Interesting facts about Lego

Lego is a line of plastic construction toys that rose to massive popularity in the mid-20th century

Lego toys are manufactured by The Lego Group, a privately held company based in Billund, Denmark.

The small, colorful bricks that encourage a child’s imagination with their multitude of building possibilities have spawned few movies and Legoland theme parks. But more than that, these simple building blocks keep children as young as 5 engaged in creating castles, towns and space stations, and anything else their creative minds can think of.

Lego is the epitome of the educational toy wrapped up in fun. These attributes have made Lego an icon in the toy world.

The Lego Group began in the workshop of Ole Kirk Christiansen, a carpenter from Billund, Denmark, who began making wooden toys in 1932.

In 1934, his company came to be called “Lego”, derived from the Danish phrase leg godt which means “play well”.

The Lego Group’s motto, “only the best is good enough” was created in 1936. This motto, which is still used today, was created by Christiansen to encourage his employees never to skimp on quality, a value he believed in strongly.

In 1947, the company made a huge purchase that was to transform the company and make it world-famous and a household name. In that year, Lego bought a plastic injection-molding machine, which could mass produce plastic toys.

By 1949, Lego was using this machine to produce about 200 different kinds of toys, which included automatic binding bricks, a plastic fish and a plastic sailor. The automatic binding bricks were the predecessors of the Lego toys of today.

By 1951 plastic toys accounted for half of the Lego company’s output, even though the Danish trade magazine Legetøjs-Tidende (“Toy Times”), visiting the Lego factory in Billund in the early 1950s, felt that plastic would never be able to replace traditional wooden toys. Although a common sentiment, Lego toys seem to have become a significant exception to the dislike of plastic in children’s toys, due in part to the high standards set by Ole Kirk.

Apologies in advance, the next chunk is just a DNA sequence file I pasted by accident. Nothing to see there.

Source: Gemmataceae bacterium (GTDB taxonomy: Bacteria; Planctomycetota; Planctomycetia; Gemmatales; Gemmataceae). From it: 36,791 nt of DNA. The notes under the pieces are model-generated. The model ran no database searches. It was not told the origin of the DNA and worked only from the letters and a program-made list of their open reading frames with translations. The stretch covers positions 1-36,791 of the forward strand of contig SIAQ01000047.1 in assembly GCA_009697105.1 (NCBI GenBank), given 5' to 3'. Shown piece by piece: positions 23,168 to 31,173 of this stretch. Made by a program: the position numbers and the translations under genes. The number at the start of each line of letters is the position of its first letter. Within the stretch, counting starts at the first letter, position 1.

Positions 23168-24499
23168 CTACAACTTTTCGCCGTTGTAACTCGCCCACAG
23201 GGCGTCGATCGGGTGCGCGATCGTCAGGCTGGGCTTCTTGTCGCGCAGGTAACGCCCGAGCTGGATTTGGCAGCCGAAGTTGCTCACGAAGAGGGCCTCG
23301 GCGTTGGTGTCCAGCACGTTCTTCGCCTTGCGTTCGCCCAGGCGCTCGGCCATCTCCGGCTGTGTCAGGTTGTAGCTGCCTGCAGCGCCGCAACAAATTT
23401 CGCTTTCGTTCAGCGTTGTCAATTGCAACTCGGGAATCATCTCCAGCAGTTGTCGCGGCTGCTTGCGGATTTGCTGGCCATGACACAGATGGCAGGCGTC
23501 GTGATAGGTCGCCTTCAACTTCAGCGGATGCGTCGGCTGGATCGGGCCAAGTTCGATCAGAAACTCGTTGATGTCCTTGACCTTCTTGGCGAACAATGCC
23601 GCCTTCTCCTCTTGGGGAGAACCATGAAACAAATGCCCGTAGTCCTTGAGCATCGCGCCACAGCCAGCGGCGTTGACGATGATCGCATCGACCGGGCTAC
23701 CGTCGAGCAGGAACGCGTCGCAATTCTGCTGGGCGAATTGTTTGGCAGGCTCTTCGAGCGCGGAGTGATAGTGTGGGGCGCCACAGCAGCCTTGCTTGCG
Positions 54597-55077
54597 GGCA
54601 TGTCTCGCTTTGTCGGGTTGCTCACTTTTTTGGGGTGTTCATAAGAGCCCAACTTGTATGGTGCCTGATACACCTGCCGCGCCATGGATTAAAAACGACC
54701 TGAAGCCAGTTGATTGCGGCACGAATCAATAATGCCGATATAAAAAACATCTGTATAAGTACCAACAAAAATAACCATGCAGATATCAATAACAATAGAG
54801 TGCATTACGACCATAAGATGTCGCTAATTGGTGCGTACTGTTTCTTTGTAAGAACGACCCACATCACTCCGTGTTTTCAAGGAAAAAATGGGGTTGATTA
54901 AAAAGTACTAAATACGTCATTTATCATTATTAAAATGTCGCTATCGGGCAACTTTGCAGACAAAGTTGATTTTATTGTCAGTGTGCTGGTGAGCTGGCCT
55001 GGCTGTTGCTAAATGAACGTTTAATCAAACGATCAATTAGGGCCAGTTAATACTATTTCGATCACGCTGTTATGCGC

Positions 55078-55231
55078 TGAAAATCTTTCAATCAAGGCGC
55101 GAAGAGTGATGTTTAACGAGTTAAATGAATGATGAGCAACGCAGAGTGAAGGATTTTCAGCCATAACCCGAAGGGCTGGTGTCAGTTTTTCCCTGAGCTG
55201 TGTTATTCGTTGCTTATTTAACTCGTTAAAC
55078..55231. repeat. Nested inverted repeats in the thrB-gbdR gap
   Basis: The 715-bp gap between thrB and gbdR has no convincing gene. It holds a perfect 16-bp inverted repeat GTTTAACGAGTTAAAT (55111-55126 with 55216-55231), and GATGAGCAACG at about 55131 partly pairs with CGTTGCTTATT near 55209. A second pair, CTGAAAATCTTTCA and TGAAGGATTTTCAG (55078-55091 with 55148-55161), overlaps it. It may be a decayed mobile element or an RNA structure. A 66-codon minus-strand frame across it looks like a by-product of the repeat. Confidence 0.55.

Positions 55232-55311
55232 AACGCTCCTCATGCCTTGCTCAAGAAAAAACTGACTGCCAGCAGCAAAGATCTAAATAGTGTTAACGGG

By 1954, Christiansen’s son, Godtfred, had become the junior managing director of the Lego Group. It was his conversation with an overseas buyer that led to the idea of a toy system. Godtfred saw the immense potential in Lego bricks to become a system for creative play, but the bricks still had some problems from a technical standpoint: their locking ability was limited and they were not versatile.

In 1958, the modern brick design was developed – it took five years to find the right material for it, ABS (acrylonitrile butadiene styrene) polymer. A patent application for the modern Lego brick design was filed in Denmark on 28 January 1958, and in various other countries in the subsequent few years.

In 1969 the company started selling the DUPLO line of larger bricks for young children who had trouble handling the regular Lego bricks.

In 1978 Lego introduced Minifigures, the typically smiling yellow humanoids that became regular presences in the company’s themed play sets.